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posted by: tararyaz View all posts by this author
olympibboy

By Tara Ryazansky

The men hoping to compete for the US Olympic Team have names that are just as winning as the women.’s  I put together a list of some boy names that might win over new parents in 2014.

LeifAs in Biathlon team member, Leif Nordgren.  This name has a strong Scandinavian vibe, but feels usable here in the US because of its well known connections to Leif Erikson and Leif Garrett.  I think it’s a great choice, but I must admit, I am guilty of the mispronunciation “Leaf“.  Its authentic pronunciation is more like “Layf”.

Stokes- Stokes Aitken of the US bobsled skeleton federation has a compelling name.  This very unusual choice could be inspired by any of the counties and towns across America called Stokes.  It is a fairly common English surname with variants that date back to the Middle Ages.

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rockwell

Nameberry 9 by Abby Sandel of Appellation Mountain

Neil Gaiman recently lectured on the future of reading and libraries and all manner of literary and imaginative things.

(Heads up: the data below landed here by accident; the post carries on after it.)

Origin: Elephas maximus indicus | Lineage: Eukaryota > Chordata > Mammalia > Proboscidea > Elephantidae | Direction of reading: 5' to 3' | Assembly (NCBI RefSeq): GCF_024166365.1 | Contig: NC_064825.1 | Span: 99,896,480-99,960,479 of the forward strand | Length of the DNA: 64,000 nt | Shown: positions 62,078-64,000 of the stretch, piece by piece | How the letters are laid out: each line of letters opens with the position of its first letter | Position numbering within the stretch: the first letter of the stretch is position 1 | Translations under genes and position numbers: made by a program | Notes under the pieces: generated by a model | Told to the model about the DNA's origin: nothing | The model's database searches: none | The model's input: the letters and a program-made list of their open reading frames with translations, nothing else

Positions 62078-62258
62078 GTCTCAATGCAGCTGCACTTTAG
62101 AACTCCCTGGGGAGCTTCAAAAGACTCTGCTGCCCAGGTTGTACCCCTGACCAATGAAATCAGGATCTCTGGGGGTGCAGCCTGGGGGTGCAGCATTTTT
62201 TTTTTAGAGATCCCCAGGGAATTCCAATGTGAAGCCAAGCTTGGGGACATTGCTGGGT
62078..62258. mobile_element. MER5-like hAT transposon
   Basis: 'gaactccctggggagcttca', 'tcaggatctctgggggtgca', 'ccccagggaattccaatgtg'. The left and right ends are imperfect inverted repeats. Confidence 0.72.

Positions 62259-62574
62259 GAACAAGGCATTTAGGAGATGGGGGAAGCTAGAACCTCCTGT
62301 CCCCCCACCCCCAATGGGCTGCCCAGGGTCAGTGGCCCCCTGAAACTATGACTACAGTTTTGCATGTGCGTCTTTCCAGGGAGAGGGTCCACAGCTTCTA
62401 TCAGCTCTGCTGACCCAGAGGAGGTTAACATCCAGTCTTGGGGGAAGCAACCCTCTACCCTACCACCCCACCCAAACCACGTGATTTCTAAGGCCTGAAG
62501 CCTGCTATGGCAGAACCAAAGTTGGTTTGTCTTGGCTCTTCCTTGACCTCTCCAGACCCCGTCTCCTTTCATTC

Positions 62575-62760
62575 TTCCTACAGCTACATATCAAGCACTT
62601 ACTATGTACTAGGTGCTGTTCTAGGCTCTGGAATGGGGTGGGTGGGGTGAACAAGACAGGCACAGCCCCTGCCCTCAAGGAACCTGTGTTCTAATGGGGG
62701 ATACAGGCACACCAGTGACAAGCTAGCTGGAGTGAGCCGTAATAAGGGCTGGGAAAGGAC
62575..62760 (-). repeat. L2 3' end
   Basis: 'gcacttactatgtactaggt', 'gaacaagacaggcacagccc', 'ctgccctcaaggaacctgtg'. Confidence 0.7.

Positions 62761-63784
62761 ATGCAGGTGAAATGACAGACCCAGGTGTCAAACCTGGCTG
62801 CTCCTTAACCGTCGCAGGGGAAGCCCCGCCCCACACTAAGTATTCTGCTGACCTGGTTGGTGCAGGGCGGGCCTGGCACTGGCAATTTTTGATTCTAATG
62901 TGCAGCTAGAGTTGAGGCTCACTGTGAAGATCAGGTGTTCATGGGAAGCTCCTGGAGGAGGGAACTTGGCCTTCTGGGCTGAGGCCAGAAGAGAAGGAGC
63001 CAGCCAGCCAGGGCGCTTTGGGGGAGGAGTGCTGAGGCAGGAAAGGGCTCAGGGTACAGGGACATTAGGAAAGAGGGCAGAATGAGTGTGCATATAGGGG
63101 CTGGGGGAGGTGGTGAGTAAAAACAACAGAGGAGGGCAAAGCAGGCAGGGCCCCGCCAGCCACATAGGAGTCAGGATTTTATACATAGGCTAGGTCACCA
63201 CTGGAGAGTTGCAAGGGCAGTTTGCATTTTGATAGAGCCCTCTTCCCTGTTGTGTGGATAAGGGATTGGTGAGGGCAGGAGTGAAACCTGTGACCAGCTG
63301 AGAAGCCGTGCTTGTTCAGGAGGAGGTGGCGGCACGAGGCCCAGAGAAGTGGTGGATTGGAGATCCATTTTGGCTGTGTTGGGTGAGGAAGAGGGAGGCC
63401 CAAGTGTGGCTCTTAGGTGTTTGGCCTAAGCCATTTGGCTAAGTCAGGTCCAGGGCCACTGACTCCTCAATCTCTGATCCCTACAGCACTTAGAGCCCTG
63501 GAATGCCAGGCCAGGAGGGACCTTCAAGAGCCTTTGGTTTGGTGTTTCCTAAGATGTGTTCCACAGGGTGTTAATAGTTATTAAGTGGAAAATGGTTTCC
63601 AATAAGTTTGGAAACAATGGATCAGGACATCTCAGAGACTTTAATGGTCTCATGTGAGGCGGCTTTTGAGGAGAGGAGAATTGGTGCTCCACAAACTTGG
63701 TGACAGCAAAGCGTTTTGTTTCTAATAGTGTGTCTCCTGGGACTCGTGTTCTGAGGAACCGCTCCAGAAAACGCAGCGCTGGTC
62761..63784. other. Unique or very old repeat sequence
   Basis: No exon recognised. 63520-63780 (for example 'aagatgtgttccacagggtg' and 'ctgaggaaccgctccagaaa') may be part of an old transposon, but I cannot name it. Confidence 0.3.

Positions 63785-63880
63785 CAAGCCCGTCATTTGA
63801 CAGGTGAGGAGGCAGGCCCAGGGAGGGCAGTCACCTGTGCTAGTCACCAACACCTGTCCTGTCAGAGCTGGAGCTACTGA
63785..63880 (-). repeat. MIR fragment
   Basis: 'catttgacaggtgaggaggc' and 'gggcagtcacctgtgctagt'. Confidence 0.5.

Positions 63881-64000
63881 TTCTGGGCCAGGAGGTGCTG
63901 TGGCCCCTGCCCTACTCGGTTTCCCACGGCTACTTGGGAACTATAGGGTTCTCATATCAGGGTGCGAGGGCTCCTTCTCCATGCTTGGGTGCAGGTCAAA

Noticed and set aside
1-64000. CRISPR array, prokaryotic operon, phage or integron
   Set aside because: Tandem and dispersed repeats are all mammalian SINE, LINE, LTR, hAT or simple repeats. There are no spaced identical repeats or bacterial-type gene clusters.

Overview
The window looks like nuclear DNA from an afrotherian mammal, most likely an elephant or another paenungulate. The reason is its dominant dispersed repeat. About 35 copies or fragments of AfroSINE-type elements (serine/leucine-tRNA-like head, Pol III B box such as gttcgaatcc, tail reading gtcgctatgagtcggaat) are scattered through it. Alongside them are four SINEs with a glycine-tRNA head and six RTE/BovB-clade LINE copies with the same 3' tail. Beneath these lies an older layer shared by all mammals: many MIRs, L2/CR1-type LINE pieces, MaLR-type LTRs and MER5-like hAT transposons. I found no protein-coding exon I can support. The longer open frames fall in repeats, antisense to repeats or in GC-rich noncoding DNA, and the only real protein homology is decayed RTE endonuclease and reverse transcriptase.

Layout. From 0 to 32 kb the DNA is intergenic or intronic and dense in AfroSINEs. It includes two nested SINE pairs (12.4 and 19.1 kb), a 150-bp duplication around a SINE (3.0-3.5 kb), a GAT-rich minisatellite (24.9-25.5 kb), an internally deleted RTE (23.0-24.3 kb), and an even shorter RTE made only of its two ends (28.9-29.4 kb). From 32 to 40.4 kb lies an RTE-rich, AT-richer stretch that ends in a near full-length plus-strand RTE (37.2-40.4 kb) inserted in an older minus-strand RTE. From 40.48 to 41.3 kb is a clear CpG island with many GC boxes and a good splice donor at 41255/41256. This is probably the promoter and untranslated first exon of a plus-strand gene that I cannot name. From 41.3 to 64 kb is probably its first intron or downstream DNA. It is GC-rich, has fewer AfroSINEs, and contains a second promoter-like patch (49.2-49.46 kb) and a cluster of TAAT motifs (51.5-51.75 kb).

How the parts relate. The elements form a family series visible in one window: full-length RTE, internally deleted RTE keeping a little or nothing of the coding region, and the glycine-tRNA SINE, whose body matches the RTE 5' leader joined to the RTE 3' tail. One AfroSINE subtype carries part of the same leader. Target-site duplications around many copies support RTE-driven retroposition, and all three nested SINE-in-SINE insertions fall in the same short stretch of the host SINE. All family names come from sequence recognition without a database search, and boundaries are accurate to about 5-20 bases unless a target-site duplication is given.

He didn’t utter a word specifically about names, but he’s bestowed many a memorable choice on his characters, from Coraline to Thessaly to Yvaine, Silas to Vandemar.

Gaiman did say this: “We must not attempt to freeze language, or to pretend it is a dead thing that must be revered, but we should use it as a living thing, that flows, that borrows words, that allows meaning and pronunciations to change with time.”

If language is a living thing, doesn’t the same hold true for names?

Some words endure with minimal alteration, and some names do, too.  But for every Elizabeth, there’s a Samantha – a name that feels rich with history, but is actually almost unknown until the nineteenth century.  Or Brooke, a name that feels established and sophisticated, but would have been out of place a hundred years ago.

Names should evolve, and they quietly do when we’re not noticing.  Take Beatrix.  Once a rare spelling variant, she’s now at her most popular ever – and gaining on Beatrice.

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The 12 Most Notable Names of 2012

Malala Yousafzai

The most notable names of 2012 take a colorful direction this year, with influences that range from presidents to K-pop, celebrities and the characters they play, and from the web to the weather.

Our picks for the 12 names most emblematic of 2012 – plus the dozen also-rans – are:

Malala.  Runnerup: Dilma

Malala Yousufzai, the Pakistani 14-year-old who was gunned down by the Taliban for championing girls’ education, wrote that her melodious name means “grief stricken.”  Malala could well become an inspiration name choice for young girls in the Western World.  Another female name to emerge from world politics this year is Dilma, via Brazil’s first woman president Dilma Rousseff, who was named after her mother.

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